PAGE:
Many think of India, born of a violent partition in 1947, as itself harboring two identities: a smartphone wielding, English-speaking, fast-growing democracy that prefers macchiatos to masala chai, and a predominantly lower-caste, mystically minded mass of peasants who spend their days herding buffalos and wading through water-clogged rice paddies.
Geographic and class divisions have come to the fore again following the notorious gang rape and murder of a 23-year-old physiotherapy student in New Delhi last month — a case that drew more attention to the status of women in India than any event in recent history.
The sight of thousands of women demanding justice led observers to point to the demonstrations as “a middle-class movement,” akin in style to the Arab Spring. Their power was demonstrated in 2011, when a hunger strike by the anticorruption activist Anna Hazare set off a wave of protests against graft.
Armed with diplomas and aspirations for upward mobility, a rapidly expanding consumer class is said to be driving political activism and, thanks to its media savviness, forcing the government to listen. The woman who was killed fit this narrative: an ambitious college student who had watched “Life of Pi” with a male friend on the night of the attack.
But where does this narrative leave rural women, who make up about 70 percent of India’s female population? There can be no genuine change without them.
After the rape, Mohan Rao Bhagwat, the head of the Hindu nationalist group Rashtriya Swayamsevak Sangh, said: “Such crimes hardly take place in ‘Bharat,’ but occur frequently in ‘India.’ ” Bharat, the Hindi word for India, is, in this view, a rustic idyll where virtuous women keep their bodies covered, and thereby are safe and protected.
Of course, Mr. Bhagwat was swiftly ridiculed. Using the hashtag #Bharat, many posted tongue-in-cheek online comments. One wrote on Facebook: “Don’t live in India. Migrate to Bharat instead.” They noted the persistence of child marriages, domestic violence and sexual assault in what urban Indians still call “the hinterlands.”
With the record now corrected, attention returned to the capital and its middle-class protesters, whose adroit use of Facebook, Twitter and Instagram had captured the world’s imagination. The gulf separating the women of “Bharat” and “India” seemed all too real.
But urban Indian women owe a debt to their rural forebears. In the 1970s, Himalayan women led one of the country’s most successful grass-roots mobilizations, the Chipko movement. By hugging trees destined to become timber, the women protected their soil from erosion, as well as their supplies of water and firewood. They started what many consider India’s first ecological movement.
Rural women have taken the lead in contemporary battles too. Consider the Pink Gang, or Gulabi Gang, based in Bundelkhand, a remote area of central India that is often written off as “lawless” and “bandit plagued.” Founded by Sampat Devi Pal, who was married off around the age of 13, had her first child at 15 and is essentially illiterate, the Pink Gang — an all-women’s vigilante organization estimated to have around 20,000 members, named after their pink saris and batons — gained fame for beating up men who had abused their wives. The gang has fought corrupt politicians and crooked police officers as well. It also runs vocational centers that empower women.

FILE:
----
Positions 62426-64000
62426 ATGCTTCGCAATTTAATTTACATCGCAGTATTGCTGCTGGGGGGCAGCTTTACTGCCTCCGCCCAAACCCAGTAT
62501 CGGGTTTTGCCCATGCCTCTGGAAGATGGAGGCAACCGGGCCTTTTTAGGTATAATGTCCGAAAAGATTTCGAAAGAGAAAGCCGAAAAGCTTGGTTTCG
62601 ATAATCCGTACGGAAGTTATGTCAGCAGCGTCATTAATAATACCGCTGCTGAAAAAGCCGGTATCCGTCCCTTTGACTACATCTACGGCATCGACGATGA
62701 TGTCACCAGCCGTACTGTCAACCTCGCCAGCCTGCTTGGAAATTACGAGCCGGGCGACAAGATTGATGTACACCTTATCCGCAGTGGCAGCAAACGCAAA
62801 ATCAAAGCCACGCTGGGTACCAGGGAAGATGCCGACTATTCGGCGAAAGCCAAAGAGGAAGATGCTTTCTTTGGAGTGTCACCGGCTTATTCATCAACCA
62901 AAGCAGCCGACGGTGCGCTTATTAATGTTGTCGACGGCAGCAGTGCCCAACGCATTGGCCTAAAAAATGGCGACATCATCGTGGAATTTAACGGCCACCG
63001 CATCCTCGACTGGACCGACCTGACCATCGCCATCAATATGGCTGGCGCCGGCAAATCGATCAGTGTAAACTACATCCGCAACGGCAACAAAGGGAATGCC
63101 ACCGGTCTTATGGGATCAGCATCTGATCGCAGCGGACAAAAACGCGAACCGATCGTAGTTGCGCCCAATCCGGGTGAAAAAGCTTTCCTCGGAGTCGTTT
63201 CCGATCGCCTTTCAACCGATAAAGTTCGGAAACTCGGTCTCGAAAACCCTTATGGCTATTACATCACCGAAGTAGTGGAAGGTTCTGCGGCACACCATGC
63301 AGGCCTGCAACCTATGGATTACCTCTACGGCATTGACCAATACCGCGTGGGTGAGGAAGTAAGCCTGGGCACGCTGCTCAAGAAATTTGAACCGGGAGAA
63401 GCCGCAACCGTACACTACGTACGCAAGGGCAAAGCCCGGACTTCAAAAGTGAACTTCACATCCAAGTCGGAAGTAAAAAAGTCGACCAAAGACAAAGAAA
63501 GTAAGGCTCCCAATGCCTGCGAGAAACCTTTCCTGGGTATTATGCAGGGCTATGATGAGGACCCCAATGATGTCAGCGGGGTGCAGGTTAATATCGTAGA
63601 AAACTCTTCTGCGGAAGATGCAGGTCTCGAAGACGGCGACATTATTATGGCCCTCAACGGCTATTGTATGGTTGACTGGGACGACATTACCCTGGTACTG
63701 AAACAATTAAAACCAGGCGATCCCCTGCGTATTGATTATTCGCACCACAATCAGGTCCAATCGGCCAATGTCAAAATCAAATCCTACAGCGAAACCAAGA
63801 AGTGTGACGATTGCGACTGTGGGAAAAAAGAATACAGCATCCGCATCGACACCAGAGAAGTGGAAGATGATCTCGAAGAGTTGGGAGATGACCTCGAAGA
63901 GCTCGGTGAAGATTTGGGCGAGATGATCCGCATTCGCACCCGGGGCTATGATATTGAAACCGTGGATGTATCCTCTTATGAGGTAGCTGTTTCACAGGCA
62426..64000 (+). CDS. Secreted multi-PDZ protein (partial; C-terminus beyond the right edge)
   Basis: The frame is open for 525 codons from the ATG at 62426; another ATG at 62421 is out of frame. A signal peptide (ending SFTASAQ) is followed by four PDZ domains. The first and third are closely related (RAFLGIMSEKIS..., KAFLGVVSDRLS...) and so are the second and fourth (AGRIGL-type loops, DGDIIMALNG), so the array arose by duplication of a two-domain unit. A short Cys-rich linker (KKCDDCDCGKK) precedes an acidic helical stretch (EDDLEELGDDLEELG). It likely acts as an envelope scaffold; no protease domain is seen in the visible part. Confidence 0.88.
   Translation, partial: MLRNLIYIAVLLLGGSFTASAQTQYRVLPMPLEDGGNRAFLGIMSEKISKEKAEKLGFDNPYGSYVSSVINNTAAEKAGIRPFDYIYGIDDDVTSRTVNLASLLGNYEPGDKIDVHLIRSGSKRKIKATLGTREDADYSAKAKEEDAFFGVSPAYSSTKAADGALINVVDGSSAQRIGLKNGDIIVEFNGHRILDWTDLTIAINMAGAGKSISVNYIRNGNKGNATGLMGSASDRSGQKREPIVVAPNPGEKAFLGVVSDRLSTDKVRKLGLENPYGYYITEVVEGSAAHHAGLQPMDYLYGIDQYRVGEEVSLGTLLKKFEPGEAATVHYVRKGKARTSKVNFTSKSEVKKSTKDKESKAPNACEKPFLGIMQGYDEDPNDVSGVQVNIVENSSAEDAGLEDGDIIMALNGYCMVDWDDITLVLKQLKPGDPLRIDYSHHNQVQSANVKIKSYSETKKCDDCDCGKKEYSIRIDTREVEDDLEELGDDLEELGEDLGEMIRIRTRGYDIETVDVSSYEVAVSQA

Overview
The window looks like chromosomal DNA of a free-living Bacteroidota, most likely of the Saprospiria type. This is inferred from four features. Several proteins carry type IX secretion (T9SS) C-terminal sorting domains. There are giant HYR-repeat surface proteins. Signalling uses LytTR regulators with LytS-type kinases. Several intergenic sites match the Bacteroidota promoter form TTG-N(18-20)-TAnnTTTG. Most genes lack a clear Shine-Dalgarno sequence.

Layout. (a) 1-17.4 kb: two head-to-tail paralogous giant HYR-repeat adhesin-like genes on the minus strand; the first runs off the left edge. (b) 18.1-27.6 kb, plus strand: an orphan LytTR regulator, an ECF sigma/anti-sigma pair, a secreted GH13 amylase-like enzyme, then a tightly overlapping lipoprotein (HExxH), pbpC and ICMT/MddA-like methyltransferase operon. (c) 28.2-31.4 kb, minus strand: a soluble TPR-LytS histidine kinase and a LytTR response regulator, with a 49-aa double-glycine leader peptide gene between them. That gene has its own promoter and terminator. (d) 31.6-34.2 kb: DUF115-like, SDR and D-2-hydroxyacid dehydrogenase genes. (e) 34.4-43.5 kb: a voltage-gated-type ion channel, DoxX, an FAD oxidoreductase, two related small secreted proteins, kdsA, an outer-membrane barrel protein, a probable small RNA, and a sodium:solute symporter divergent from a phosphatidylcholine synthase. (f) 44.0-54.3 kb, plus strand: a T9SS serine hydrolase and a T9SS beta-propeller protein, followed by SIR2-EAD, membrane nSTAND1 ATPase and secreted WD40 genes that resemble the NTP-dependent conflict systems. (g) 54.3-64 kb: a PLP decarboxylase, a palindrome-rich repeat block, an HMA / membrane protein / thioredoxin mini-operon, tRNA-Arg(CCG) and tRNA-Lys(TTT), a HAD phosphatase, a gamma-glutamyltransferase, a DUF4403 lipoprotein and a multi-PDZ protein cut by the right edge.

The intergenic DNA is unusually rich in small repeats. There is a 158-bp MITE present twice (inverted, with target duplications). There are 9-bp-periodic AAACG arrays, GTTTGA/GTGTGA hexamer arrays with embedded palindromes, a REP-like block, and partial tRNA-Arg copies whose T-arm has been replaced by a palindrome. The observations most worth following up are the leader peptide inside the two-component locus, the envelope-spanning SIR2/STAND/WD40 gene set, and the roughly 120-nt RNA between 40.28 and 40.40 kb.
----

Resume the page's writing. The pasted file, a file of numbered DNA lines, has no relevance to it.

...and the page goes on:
The women of Khairlanji village, in the state of Maharashtra, are another example. In 2006, after a mob raped and killed a mother and daughter from a dalit (lower-caste) family, and also killed two males in their family, lower-caste women used handbills to organize mass protests that swept across the region. “It was an entirely new kind of protest organization,” said S. P. S. Yadav, the police commissioner in Nagpur, one of Maharashtra’s largest cities.
The fate of India’s women will rely on the uniting of rural and urban activism — and there are signs of hope that this is happening. Shuddhabrata Sengupta, an artist with the Raqs Media Collective who has covered the protest for, a political blog, told me the mass movement “cuts across age, experience and class in ways that I don’t think any other mobilization has in recent times.”
A leading activist, Kavita Krishnan, a leader of the All India Progressive Women’s Association, said: “I met many women who work as domestic help at the protests. There were local protests held in working class slums and localities all over Delhi. I know there were protests in far-flung parts of India.”
Previously, when Ms. Krishnan tried to raise awareness about divisive subjects, like the rape of lower-caste women by upper-caste men, “we did not get support,” she recalled. This has changed. “I think that it is rare that you get this moment where people’s ears are wide open and you get an audience that is thinking of the nature of rape. You can’t compare this moment with any previous moment.”
If rape happens in “Bharat” as well as “India,” then the solution will come only from the mobilization of the women of both “nations.” That would be a double blow to bigots like Mr. Bhagwat, who deny that unity is possible, and to the oppression of women across the subcontinent. If anything can unite Indian women across the divide, it is this moment.
“I think there is an element of discovering solidarity with strangers,” Mr. Sengupta says of the movement. “I think it has even taken protesters by surprise.”
Amana Fontanella-Khan is the author of the forthcoming book Pink Sari Revolution: A Tale of Women and Power in India.